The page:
"George Hill was one of my favorites, but it was kind of a small lineup to have Tony, Georgie and Manu at the 3," Popovich said. "That's just not strong enough, big enough. It doesn't work. We needed a bigger 3 in today's NBA. We saw his body. We saw his toughness at San Diego State. He was more of an inside guy than he was an outside guy. But he looked like he had the feet and the basketball knowledge; like you'd see when he'd get a rebound, you'd see when he'd make a pass that he kind of understood how to play. With his height, his length, [wing]span, shoulders, we saw a body we thought could be changed pretty easily into a perimeter player. We were willing to take a chance on it."

"We all have to be who we are. I don't want him to change. I don't want him to be somebody he's not. I want him to feel comfortable in his own skin and be who he is."

Gregg Popovich on Kawhi Leonard

The move to deal the popular Hill for Leonard's draft rights came with consternation from Parker, Duncan and Ginobili, not to mention trepidation from Popovich, who was eventually convinced by Budenholzer to consummate the trade.

"I'd be lying if I told you we knew then he was gonna be the defensive player of the year or we knew he was going to shoot 50 percent from 3[-point range]," Popovich said. "That's not what we thought. We didn't know he would catch on shooting this quickly or he would learn as quickly as he has learned all the things we've given him."

Coming off the team's loss to the Los Angeles Clippers in the opening round of the Western Conference playoffs last season, Popovich sat Leonard down and spoke with him about the improvements he needed to make headed into the 2015-16 campaign. Popovich wanted Leonard to become more comfortable in the post knowing opponents would double-team and front him regularly.

Leonard needed to learn to navigate the pressure, which meant he needed to hone decision-making just as much as the physical aspects of post play. So over the summer the team put on film of Charles Barkley because, "Charles was great on the block; making decisions, passing, scoring, doing what you've got to do on the block," Popovich said. "Kawhi took that to heart."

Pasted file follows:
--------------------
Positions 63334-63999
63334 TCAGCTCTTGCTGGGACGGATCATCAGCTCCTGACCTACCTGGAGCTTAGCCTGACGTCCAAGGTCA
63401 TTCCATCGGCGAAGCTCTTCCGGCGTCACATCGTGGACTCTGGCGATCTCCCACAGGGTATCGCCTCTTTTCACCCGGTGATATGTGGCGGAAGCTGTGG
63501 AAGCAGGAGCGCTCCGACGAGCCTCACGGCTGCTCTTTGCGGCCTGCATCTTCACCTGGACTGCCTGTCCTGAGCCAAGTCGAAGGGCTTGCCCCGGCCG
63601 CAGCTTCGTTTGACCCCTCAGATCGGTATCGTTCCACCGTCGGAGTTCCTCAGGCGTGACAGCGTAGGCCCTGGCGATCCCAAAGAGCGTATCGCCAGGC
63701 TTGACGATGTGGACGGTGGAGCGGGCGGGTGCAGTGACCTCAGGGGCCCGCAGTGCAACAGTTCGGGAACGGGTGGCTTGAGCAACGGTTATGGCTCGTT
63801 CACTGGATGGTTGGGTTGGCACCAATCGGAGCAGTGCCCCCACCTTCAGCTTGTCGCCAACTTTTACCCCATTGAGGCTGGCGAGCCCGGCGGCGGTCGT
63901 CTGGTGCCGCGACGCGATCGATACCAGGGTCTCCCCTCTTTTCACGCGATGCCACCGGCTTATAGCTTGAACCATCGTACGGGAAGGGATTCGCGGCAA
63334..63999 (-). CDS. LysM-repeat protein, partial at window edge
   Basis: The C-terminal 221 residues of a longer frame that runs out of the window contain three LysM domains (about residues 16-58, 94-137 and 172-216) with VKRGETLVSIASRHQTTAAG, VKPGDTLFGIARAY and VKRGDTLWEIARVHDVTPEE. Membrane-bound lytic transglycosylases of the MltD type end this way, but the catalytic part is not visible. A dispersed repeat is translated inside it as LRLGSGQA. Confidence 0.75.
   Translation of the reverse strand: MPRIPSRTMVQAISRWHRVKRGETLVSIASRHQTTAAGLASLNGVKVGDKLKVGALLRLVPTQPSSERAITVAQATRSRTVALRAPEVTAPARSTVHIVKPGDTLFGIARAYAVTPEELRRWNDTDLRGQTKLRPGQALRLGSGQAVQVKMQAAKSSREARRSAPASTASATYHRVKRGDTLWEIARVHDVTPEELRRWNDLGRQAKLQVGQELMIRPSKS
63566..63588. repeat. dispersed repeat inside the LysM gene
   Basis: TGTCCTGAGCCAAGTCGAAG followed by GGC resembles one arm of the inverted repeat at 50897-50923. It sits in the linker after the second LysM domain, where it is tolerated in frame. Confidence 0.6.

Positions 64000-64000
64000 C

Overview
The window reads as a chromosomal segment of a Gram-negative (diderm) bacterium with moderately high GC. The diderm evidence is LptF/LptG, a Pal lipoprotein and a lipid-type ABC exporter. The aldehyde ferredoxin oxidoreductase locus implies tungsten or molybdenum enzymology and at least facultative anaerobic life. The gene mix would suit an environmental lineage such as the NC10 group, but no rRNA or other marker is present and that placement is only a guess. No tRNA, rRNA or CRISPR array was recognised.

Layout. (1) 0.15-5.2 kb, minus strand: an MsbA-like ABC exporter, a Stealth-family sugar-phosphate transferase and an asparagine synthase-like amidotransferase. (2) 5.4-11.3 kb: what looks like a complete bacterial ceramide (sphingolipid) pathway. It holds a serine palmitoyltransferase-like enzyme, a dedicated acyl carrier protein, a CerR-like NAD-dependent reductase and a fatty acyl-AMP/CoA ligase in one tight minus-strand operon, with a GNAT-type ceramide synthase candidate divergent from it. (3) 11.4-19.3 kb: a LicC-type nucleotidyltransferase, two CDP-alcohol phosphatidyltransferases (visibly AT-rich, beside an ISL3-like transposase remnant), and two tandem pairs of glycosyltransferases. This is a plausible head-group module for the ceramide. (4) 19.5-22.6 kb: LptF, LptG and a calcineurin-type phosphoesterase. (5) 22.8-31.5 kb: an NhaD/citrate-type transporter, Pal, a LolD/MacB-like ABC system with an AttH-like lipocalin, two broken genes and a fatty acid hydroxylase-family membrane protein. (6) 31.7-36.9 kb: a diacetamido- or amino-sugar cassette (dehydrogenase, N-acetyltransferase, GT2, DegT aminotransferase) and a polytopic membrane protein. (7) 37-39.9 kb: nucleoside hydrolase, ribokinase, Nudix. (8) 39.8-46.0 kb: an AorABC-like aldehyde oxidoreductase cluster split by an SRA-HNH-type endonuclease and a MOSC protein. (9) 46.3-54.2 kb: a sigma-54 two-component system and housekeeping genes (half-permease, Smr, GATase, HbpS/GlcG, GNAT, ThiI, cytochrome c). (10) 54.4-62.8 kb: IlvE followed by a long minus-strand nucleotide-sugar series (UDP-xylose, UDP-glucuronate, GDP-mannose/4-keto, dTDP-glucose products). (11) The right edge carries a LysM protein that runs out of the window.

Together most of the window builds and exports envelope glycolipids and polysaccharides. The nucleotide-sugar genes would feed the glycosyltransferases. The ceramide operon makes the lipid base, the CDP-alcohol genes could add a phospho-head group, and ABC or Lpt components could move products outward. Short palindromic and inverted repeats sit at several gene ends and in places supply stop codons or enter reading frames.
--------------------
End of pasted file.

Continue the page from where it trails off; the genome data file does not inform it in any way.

In addition to improving his post play, Leonard worked on dribbling and catch-and-shoot situations.

Now observers are starting to see the full scope of Leonard's repertoire, not just on the court but off it too. Popovich said Leonard has become "a little more comfortable with ribbing, joking, that type of thing; a little bit more ready to laugh and enjoy the humor of things."

Duncan also sees a more confident Leonard.

"I think he's very comfortable with what his role is and what his position is now. So you see him doing that, and not asking for permission anymore, just kind of going and doing it," Duncan said.

Still, Popovich hopes Leonard keeps his mysterious aura.

"We all have to be who we are," Popovich said. "I don't want him to change. I don't want him to be somebody he's not. I want him to feel comfortable in his own skin and be who he is. So I just concentrate on basketball, and we'll talk to him about different situations that might arise presswise or socially."

Leonard already seems to have that game down pat.

Having won awards for defensive player of the year and Finals MVP in addition to signing a five-year contract worth more than $94 million in July, Leonard now "just wants to win another championship, that's it," he told ESPN.com. "That's what drives me."

Eyeing what should be his first All-Star appearance, Leonard keeps his personal career goals simple:

"That I played the hardest that I could throughout my whole career, and to see that I have team accomplishments like championships," Leonard said. "That's all I need."

ESPN.com's Nick Friedell contributed to this story.